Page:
Sunday, August 11, 2013


This porker had the right idea, finding a dark place to snuffle around in and keep cool.  Outside, the humidity levels were very high and the temperatures settled around 32-34 degrees Celsius from about lunch time till very late in the day.   

A notice on the door of another pigsty gave very clear instructions to visitors in two languages.
These two young lovelies appeared to be well catered for.  They were not in the least bit interested in being attracted  away from the goodies at the base of their trotters.

Their nursery mates couldn't be bothered with anything much.  But, then, who could blame them, it was just too hot to make an effort of any kind.
That shiny blue ball looked like an over-sized decoration bauble. I wonder if it was safe to play with.  If so, when cooler, do you think the kindergarten played fore-footed piglet football?

In case you have not recognised it, one of the two languages on the instructional notice is Welsh.


Jenny said...

I understood the Welsh! :)

Anonymous said...

I wish that I could just 'zonk out' like that when it's hot and humid. Flighty xx

David Oliver said...

I didn't look up the conversion from Centigrade to Fahrenheit but I know that is very hot. I don't understand anything about climate change but we are having a very cool and wet Summer. Maybe your time is coming.

I like pigs! When I was little my Grandfather gave me a runt and I raised it on a bottle. I never saw it actually play, it more into rooting. Still it would follow me around just like a dog.

ZACL said...

I was in Wales when I caught up with that weather, David. My guess is, if it had been in Scotland, temperatures would never have raised to that much. however, as Scotland had fine weather the day in question. pictures would have been taken in bright sunshine, just not so hot and humid.

The other little point is, that there would have been every likelihood that if I had been at home in Scotland, the advisory notice would have been written in Gaelic, (also a Celtic language) similar in some ways I suppose to Welsh, though not the same.

I'm fascinated to hear about the loyalty of your pet pig.

ZACL said...

Those pigs offered some very appropriate modelling for bipeds, I would say, Mr F xx :)

ZACL said...

Hi Jennyta,

I had a sneaking suspicion you would understand the 'foreign Celtic tongue', especially, since you passed your exam - well done - and got your certificate.

Within reach of, and in, the UK, there are three other Celtic tongues I can think of. Eire, Cornwall and Brittany. Scotland has a lot in common with them too.

David Oliver said...

Blogging has expanded my mind quite a bit. I've picked up that the rest of the world thinks we Americans (at least U.S. citizens) know very little about the rest of the world. And I think that's right! For example, I had no idea that there was more than one language spoken in, I'll try to cover the entire area here and say England/Ireland/Scotland since I'm not sure how everything is broken down.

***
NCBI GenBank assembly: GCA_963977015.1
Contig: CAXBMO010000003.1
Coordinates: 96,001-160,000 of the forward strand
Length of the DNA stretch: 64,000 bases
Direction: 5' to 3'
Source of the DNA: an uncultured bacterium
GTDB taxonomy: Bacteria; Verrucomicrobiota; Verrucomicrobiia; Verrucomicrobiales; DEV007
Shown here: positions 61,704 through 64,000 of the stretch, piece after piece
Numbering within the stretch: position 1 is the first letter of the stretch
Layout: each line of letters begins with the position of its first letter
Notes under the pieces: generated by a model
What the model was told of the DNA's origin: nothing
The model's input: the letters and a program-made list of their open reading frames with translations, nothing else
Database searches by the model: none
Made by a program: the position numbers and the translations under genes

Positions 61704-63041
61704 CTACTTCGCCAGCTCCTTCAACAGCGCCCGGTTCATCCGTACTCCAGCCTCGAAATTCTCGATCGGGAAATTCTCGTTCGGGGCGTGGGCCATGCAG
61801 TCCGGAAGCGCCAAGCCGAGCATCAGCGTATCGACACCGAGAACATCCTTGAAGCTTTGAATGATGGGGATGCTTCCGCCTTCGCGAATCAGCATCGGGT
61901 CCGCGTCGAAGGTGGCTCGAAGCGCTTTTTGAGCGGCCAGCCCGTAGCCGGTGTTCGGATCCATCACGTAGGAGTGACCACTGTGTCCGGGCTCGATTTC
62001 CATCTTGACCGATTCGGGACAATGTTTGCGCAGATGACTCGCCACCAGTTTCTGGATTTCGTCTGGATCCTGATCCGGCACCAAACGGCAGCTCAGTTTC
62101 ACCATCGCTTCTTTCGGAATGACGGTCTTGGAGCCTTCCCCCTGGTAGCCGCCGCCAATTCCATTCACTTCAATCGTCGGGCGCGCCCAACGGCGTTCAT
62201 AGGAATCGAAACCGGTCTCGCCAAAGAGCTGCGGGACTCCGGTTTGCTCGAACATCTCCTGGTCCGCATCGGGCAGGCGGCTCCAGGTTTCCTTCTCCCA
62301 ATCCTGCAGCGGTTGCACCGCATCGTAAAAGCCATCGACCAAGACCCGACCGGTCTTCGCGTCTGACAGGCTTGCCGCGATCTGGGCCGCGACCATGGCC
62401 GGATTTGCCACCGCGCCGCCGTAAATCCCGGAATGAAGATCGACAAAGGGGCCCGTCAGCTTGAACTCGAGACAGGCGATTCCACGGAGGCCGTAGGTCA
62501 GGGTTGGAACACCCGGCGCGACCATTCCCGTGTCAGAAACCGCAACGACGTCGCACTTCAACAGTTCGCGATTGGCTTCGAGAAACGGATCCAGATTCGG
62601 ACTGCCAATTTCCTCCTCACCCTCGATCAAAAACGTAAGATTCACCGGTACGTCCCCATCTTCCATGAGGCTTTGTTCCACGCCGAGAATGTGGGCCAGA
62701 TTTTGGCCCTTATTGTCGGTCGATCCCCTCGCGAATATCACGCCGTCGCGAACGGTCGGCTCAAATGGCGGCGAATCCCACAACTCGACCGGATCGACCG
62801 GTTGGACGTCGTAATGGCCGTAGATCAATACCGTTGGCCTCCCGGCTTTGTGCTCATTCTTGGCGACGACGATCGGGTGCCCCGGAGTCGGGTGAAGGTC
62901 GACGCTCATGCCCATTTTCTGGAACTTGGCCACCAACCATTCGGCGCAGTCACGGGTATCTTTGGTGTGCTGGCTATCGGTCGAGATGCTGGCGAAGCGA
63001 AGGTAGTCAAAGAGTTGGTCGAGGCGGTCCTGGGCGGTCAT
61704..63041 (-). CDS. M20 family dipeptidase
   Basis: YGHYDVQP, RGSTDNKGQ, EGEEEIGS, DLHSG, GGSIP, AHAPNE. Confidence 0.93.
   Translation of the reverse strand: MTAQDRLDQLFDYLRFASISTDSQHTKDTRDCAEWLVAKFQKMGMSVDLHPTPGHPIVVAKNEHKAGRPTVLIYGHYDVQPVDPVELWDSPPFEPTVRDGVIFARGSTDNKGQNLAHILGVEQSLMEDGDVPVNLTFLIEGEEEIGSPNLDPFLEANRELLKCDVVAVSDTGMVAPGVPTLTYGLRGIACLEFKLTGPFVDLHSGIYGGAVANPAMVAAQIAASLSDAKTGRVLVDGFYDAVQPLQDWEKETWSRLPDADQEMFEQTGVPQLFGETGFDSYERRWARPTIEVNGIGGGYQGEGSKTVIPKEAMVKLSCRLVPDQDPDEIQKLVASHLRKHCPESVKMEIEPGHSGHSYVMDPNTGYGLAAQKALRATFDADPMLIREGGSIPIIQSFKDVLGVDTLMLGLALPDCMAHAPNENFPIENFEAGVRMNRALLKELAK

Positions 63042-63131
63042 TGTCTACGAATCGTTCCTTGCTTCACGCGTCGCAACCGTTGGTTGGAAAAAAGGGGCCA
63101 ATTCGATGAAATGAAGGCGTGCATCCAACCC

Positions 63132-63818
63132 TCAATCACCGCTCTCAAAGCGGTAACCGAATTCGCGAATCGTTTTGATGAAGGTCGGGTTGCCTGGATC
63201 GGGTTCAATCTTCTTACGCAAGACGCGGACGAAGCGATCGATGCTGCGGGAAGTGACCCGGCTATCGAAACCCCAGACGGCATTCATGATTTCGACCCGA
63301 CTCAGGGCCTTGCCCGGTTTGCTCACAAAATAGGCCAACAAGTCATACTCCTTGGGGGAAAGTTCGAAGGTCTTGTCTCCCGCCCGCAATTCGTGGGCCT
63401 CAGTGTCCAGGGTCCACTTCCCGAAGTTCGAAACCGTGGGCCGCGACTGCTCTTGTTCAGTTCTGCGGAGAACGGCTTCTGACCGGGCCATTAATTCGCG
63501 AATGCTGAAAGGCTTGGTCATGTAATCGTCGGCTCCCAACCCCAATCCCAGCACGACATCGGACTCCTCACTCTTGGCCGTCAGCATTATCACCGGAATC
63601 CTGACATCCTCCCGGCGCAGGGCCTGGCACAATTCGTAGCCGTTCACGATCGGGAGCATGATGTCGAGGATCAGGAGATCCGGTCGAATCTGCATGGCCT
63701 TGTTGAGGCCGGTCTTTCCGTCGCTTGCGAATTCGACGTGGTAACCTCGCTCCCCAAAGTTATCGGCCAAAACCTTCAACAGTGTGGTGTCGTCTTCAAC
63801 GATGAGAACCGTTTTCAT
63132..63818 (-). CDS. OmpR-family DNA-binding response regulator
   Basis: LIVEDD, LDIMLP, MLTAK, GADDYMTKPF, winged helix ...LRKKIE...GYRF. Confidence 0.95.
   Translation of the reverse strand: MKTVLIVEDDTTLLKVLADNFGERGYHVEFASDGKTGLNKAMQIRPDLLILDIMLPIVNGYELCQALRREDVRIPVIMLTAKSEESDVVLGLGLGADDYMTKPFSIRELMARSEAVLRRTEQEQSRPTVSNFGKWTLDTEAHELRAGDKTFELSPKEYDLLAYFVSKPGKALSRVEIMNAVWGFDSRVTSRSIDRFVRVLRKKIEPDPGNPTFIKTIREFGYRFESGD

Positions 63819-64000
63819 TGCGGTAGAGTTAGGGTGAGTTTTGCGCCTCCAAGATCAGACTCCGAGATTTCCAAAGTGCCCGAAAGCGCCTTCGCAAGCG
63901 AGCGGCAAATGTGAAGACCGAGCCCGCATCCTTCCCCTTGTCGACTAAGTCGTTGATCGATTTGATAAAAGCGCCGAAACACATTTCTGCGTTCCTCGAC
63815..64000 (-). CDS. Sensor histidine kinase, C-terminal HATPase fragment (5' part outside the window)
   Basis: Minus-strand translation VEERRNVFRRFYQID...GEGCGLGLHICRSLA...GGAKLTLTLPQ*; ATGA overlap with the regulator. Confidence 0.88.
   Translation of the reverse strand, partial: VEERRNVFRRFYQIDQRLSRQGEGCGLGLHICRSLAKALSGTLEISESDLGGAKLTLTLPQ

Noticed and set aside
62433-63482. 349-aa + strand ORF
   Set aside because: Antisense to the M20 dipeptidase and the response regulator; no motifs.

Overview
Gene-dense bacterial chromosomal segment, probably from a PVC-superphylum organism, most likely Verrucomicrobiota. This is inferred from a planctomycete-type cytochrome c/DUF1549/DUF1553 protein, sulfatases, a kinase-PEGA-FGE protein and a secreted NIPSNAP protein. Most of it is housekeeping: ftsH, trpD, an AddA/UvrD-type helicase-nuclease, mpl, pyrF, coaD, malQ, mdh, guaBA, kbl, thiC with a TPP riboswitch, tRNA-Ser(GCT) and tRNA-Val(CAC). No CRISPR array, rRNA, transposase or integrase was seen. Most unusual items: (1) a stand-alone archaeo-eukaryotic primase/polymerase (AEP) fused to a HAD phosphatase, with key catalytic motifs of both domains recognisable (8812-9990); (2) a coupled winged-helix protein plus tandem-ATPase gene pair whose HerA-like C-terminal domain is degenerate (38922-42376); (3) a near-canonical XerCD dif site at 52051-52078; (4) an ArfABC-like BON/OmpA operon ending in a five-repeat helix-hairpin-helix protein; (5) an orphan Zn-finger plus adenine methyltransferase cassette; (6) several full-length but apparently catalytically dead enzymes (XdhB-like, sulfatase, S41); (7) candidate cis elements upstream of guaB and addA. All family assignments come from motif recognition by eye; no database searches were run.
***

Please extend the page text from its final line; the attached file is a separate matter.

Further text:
There is not much to say about my pig other than she followed me around. I was really young myself at the time and it never occurred to me to try and teach her tricks or discipline (for lack of a better word). I mean such things as "NO" or "STAY." And that got to be a problem. She grew up to be huge and of course loved to root things including the vegetable garden. Having grown up free she refused to stay in the hog lot, even though it was big. Eventually I gave in and let my Dad sell her. :(

ZACL said...

Hi David,

You have great piggy memories.

The UK is made up of Northern Ireland, Wales and Scotland. Other places in between have their local identities too.

Eire is otherwise known as Southern Ireland, it is a country with its own State, laws, and until it formed part of the European Community, like all countries, had its own currency. Now, it uses the Euro.

As you will realise, there will be a history and a lot of complex politics dividing, (and conjoining) the two parts of Ireland. The island of the two Irelands has a water channel separating it from the mainland of the UK. Ferries ply their trade back and forth for all parts, as do planes.

Countries that form the UK, retain the Pound Sterling. Distinctive countries like Wales and Scotland are on the same land mass as Britain. Then, in addition, there are regions within, with with their own sense of identity.

I hope this mini explanation clarifies things a bit and has not caused more confusion.


Anonymous said...

Those pigs have the right idea- they do say that pigs are very intelligent creatures and can make good pets - within bounds, I imagine. I can't think I would want one curling up on my lap.

Snowbird said...

What a lovely looking bunch of pigs and piglets. Animals do loll about when it's warm, it's like a ghost town at the rescue on hot days, all the critters creep of to find shade.

That bauble is most odd isn't it.....our pigs don't have toys. xxxx

ZACL said...

Hi Gillyk,

I had a giggle at the thought of Miss Piggy curling up at your feet. What might curl up on your lap, could be a pig tail.


ZACL said...

I really don't know what the bauble is Snowbird. I sincerely hope it was not a celebratory bauble, as it would be likely to be glass. Think of the shards and the associated problems it got pottered about with trotters!

This was a working farm, none of the pigs/piglets were pets, I therefore, think that the bauble may have had some purpose.

Noel Coward sang, 'mad dogs are Englishmen, they go out in the midday sun', when everything else in the animal kingdom does something sensible!!!!